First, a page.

League of legends played in Windowed Borderless Mode.
v-sync: disabled – in-game
v-sync: enabled (set to “Fast”) – in NVCP
g-sync: enabled for both windowed and full-screen – in NVCP
preferred refresh rate: Highest available – in NVCP
power management: Prefer maximum performance – in NVCP
Monitor technology: G-SYNC – in NVCP
frame rate: uncapped – in game

With these settings, my frame rate was capped by the fast v-sync to 1 frame below my monitors max refresh rate 164 (down from 165).

However, after reinstalling windows and reapplying these same settings the frame rate is no longer capped to 1 below the monitors refresh rate. Instead I get FPS anywhere from 200-600 and I notice stutters and tearing.

Is there any way for me to get back my previous system behaviour?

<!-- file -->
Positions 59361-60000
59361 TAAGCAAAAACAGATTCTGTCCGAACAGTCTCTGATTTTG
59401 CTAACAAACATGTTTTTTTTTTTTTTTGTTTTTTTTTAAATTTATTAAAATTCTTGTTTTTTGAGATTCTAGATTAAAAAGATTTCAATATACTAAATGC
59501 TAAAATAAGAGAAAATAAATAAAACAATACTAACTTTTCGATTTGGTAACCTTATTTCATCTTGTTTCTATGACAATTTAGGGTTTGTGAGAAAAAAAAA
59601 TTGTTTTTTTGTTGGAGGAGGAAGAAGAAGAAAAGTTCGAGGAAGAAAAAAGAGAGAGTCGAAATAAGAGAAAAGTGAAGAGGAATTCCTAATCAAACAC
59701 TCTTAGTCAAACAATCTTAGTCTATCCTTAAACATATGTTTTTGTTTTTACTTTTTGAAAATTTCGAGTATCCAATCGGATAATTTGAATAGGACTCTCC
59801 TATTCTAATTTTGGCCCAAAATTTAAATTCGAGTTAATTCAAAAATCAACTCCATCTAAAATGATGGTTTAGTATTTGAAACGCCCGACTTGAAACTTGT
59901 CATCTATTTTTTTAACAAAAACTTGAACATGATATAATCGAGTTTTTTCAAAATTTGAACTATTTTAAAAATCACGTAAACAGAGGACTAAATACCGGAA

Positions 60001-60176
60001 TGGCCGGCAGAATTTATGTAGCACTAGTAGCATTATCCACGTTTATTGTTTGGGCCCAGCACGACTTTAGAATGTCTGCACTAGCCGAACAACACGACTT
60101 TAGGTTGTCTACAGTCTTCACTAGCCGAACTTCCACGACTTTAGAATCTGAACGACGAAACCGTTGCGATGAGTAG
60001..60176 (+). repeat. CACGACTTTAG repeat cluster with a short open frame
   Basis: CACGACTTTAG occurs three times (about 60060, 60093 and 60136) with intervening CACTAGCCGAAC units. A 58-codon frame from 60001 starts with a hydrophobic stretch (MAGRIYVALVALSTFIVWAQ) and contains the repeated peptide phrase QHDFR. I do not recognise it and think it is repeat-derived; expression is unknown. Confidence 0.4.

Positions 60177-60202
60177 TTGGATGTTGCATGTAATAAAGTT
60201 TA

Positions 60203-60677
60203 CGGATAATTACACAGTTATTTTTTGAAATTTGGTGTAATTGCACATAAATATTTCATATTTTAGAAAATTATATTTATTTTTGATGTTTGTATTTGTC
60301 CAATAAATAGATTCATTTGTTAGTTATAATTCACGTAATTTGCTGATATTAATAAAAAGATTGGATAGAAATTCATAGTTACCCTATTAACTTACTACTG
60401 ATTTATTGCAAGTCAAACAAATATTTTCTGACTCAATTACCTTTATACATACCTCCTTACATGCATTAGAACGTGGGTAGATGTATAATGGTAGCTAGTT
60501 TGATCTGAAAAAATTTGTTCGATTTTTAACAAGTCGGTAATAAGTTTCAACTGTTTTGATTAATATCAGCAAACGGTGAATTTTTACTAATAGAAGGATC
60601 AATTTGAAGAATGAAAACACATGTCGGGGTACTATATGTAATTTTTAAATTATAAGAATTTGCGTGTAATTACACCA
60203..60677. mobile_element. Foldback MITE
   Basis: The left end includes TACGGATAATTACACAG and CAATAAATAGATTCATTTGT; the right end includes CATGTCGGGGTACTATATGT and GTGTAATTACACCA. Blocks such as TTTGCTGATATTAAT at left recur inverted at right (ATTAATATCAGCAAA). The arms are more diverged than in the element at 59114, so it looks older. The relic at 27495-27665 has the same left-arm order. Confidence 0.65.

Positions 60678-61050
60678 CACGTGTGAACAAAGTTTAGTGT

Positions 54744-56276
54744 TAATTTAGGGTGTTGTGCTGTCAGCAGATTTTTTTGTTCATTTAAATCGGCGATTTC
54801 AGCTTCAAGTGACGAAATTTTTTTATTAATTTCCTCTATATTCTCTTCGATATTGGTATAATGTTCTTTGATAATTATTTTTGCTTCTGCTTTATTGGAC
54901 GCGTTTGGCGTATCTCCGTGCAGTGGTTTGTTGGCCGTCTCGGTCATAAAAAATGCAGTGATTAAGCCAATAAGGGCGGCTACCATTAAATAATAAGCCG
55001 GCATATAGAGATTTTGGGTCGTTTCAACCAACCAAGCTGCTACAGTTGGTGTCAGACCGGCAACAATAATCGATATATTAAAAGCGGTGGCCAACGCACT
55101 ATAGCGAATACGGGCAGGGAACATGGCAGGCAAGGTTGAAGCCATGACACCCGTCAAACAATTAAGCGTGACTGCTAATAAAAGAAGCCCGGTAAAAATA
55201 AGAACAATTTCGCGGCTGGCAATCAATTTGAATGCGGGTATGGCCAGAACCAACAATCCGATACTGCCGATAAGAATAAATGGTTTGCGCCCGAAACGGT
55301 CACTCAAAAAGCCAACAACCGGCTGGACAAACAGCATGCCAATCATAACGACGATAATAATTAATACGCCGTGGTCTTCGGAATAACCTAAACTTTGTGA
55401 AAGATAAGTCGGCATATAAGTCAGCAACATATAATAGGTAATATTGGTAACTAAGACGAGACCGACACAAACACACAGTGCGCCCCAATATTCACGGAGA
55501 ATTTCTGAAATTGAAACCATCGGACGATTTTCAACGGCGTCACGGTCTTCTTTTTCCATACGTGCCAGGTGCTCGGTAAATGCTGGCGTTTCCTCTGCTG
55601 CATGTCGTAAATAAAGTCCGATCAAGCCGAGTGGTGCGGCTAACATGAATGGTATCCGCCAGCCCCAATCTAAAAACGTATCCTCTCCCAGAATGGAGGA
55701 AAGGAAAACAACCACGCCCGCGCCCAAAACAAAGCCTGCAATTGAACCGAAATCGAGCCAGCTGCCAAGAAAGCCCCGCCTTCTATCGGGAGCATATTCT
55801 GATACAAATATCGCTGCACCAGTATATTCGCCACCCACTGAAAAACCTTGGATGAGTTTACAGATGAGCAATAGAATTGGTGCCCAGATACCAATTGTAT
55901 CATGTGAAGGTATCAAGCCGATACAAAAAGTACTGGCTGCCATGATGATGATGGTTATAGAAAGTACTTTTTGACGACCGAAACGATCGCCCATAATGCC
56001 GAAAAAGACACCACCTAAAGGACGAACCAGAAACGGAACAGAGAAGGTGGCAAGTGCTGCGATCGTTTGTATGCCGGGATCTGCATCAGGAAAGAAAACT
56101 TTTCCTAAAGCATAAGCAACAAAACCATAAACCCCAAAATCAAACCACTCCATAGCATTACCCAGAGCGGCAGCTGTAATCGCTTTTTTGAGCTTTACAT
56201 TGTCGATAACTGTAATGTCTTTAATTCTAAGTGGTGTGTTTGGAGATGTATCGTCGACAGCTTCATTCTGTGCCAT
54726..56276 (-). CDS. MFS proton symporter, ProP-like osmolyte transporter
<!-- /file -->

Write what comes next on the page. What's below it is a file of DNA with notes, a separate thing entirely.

PS I know the recommended way to set up a system is for full-screen g-sync but I prefer windowed borderless for the rapid alt tabbing, as I do that frequently.


I am looking to buy a 1440p 144hz monitor and from what I have read, I should set my FPS at 141 using nvcp, set vsync on in nvcp and off in game. However, many sources have told me to turn on null on and others have told me to completely turn it off. Should I put it on ultra, on or off? I play league of legends fyi and my cpu is usually around 16% usage and my gpu is around 30% uncapped 1080p. Sorry, I am new to th this subject .


I have a System with a Geforce 3080 and as display I use a LG c9 OLED TV with 120Hz and GSync.

In Nioh 2, which can easily perform over 120 fps with DLSS on 4k with that System if I limit the game to 117 fps with RTSS I get Micro Stutter when just looking around. If I disable the RTSS limiter and let the game limit the fps to 120 (in game there is only an option to lock at 30/60/120) the game is buttery smooth. Is there any way to get the game running smooth with a limit to 117 fps?